Noise sen­si­tiv­ity in dogs

Wangaratta Chronicle - North East Regional Extra - - News -

NOISE sen­si­tiv­i­ties in dogs are a highly stress­ful and in some cases a po­ten­tially life threat­en­ing con­di­tion that can be man­aged.

Your dog may be sen­si­tive to a noise be­cause they have not been ex­posed to it when they were learn­ing new things as a puppy or be­cause they had a scary ex­pe­ri­ence around that sound.

Cer­tain noises such as sirens, fire­works, guns, vac­u­ums, thun­der or even ket­tles may cause your dog to ex­hibit symp­toms.

Phys­i­cal signs you may see in­clude pant­ing, in­creased heart rate, tense mus­cles, di­lated pupils, uri­na­tion or bark­ing.

Th­ese highly stressed dogs may also de­stroy prop­erty or in­jure them­selves try­ing to es­cape the noise or to ac­cess their safe area.

Along with the harm to the dog, noise sen­si­tiv­i­ties can cause is­sues due to noise com­plaints when the dog is bark­ing, or dogs be­com­ing lost and end­ing up at the lo­cal pound, or even worse, be­ing in­jured by cars.

The good news is there is plenty we can do to stop your dog from suf­fer­ing through such stress­ful events.

Noise pho­bias are not a train­ing or obe­di­ence issue, they are a med­i­cal con­di­tion.

Like other med­i­cal con­di­tions they can be man­aged through changes to the en­vi­ron­ment, be­hav­iour mod­i­fi­ca­tion and, where re­quired, med­i­ca­tions.

Pu­n­ish­ment makes the sit­u­a­tion worse and must be avoided.

When your dog is highly stressed due to a noise they can­not think clearly so any de­struc­tion is not them be­ing naughty.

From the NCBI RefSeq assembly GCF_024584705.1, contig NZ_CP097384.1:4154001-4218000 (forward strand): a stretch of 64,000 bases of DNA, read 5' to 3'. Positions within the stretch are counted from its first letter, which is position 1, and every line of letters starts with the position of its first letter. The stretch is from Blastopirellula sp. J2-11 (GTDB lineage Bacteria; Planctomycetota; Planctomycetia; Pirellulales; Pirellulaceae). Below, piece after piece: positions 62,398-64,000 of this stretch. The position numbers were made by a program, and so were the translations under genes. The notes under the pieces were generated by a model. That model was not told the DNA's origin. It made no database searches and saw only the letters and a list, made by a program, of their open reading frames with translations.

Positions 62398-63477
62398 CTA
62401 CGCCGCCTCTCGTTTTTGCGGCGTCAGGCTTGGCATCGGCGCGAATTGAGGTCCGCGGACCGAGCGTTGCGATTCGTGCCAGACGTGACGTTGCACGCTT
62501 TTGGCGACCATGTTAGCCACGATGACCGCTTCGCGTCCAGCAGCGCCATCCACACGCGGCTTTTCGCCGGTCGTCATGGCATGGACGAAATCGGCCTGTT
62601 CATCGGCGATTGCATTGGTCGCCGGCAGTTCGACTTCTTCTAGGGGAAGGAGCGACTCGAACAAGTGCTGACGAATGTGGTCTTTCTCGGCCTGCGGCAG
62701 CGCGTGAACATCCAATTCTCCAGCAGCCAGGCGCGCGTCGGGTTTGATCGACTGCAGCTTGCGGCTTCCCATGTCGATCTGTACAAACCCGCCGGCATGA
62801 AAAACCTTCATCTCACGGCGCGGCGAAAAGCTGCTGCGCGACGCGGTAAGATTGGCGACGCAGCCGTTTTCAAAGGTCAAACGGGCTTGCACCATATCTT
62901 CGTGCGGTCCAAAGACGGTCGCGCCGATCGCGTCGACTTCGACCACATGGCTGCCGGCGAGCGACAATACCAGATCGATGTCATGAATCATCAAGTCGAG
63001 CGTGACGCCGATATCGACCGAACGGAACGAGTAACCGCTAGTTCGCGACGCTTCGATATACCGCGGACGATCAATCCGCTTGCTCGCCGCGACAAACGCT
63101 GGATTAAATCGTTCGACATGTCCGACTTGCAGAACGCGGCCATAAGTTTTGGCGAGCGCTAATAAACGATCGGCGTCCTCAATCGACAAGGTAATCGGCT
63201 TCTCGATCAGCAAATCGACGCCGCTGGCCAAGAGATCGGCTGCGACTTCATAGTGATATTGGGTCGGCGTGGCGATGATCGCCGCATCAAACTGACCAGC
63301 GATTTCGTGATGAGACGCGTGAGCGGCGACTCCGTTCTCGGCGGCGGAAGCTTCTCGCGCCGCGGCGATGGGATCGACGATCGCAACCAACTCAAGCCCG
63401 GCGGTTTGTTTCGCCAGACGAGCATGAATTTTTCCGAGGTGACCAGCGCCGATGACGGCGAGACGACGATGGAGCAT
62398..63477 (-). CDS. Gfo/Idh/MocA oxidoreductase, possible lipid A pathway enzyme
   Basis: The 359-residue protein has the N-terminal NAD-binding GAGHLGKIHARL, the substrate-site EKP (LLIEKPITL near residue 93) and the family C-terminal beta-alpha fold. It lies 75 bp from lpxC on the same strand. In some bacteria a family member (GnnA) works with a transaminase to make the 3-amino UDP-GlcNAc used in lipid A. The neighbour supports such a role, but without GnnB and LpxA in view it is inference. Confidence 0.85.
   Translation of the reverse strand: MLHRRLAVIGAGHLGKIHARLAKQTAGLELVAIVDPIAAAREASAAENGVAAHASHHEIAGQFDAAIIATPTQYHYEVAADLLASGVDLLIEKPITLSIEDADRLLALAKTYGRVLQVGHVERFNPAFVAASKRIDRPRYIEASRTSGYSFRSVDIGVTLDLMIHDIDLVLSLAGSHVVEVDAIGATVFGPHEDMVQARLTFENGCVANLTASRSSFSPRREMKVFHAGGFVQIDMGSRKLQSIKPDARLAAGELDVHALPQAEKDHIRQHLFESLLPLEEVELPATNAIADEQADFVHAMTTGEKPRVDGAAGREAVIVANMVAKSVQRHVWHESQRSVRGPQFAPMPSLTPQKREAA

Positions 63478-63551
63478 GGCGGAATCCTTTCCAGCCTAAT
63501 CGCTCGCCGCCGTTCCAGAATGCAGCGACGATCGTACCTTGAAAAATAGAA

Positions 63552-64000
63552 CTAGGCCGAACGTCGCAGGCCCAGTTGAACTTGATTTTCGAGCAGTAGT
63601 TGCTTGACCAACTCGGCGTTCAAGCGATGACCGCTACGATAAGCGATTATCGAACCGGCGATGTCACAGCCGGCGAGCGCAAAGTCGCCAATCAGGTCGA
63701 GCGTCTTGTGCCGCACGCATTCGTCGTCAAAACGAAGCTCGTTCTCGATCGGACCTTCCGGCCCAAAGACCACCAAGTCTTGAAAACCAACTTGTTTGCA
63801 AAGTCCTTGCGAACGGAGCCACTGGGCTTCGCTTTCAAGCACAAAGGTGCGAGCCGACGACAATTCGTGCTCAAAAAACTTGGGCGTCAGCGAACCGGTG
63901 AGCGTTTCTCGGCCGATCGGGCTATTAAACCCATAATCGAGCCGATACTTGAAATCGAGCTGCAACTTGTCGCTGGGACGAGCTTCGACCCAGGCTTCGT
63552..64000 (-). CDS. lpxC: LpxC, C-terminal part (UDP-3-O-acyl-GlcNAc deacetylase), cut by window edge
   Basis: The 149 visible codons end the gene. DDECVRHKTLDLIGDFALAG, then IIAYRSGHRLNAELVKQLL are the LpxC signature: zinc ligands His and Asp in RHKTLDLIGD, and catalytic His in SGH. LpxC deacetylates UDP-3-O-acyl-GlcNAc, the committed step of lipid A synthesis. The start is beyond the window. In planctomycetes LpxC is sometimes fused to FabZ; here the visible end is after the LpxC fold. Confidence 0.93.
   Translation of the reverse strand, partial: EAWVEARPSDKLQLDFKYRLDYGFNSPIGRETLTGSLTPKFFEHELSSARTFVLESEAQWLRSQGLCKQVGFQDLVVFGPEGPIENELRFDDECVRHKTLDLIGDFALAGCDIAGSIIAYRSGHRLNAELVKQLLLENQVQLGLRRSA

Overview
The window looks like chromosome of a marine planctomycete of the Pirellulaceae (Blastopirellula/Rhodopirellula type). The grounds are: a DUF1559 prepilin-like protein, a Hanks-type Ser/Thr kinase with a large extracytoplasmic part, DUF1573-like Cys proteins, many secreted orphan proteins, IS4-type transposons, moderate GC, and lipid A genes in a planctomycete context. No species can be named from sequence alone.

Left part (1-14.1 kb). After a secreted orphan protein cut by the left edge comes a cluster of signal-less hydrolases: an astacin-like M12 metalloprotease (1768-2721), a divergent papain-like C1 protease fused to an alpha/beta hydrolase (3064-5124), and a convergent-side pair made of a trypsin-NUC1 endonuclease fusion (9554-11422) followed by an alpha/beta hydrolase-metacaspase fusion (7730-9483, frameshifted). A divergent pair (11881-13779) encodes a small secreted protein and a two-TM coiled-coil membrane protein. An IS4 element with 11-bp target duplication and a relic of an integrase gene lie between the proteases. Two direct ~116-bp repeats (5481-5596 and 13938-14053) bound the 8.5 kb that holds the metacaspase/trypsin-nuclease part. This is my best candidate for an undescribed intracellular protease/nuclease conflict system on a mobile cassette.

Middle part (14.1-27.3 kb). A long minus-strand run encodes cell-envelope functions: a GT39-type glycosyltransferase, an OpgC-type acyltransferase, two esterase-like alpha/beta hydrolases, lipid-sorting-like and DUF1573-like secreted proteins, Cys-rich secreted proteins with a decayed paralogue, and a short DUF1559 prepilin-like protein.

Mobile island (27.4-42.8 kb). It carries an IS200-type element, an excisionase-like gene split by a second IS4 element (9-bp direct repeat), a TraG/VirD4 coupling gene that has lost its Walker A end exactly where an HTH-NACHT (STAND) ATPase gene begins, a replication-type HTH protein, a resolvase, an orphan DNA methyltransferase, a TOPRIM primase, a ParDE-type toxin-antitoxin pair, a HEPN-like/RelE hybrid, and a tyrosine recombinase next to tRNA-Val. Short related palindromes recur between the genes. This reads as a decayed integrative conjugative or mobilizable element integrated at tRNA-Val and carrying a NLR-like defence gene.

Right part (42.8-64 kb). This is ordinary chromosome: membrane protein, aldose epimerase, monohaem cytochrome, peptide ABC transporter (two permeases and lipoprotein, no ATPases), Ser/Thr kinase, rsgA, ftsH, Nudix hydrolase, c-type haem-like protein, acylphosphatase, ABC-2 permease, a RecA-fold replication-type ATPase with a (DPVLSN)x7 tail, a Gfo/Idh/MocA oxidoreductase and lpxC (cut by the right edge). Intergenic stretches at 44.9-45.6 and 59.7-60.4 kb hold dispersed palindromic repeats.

Pho­bias of­ten get worse with time so if left un­man­aged are likely to be­come more se­vere.

Preven­tion is al­ways bet­ter than cure so when you get a puppy you can teach to ac­tu­ally en­joy loud noises.

If you pair the noise to some­thing plea­sur­able they will pre­dict some­thing good is about to hap­pen.

If a noise sen­si­tiv­ity is sus­pected early in­ter­ven­tion is im­por­tant to try and pre­vent it from spi­ralling into a pho­bia.

Some tips for milder pho­bias:

1. Avoid the noise where pos­si­ble or block it out with mu­sic, shut the blinds and turn the lights on;

2. Pro­vide a hid­ing spot for your dog (prefer­ably a space they choose);

3. teach your dog calm­ing and cop­ing mech­a­nisms;

4. com­fort your dog – re­mem­ber this will not re­ward fear but rather al­le­vi­ate it;

5. pro­vide treats or toys to change your dog’s emo­tional state; and

6. con­tact your vet­eri­nar­ian for treat­ment ad­vice and use med­i­ca­tion when rec­om­mended.

Felic­ity Miller BVSc, vet­eri­nar­ian

Newspapers in English

Newspapers from Australia

© PressReader. All rights reserved.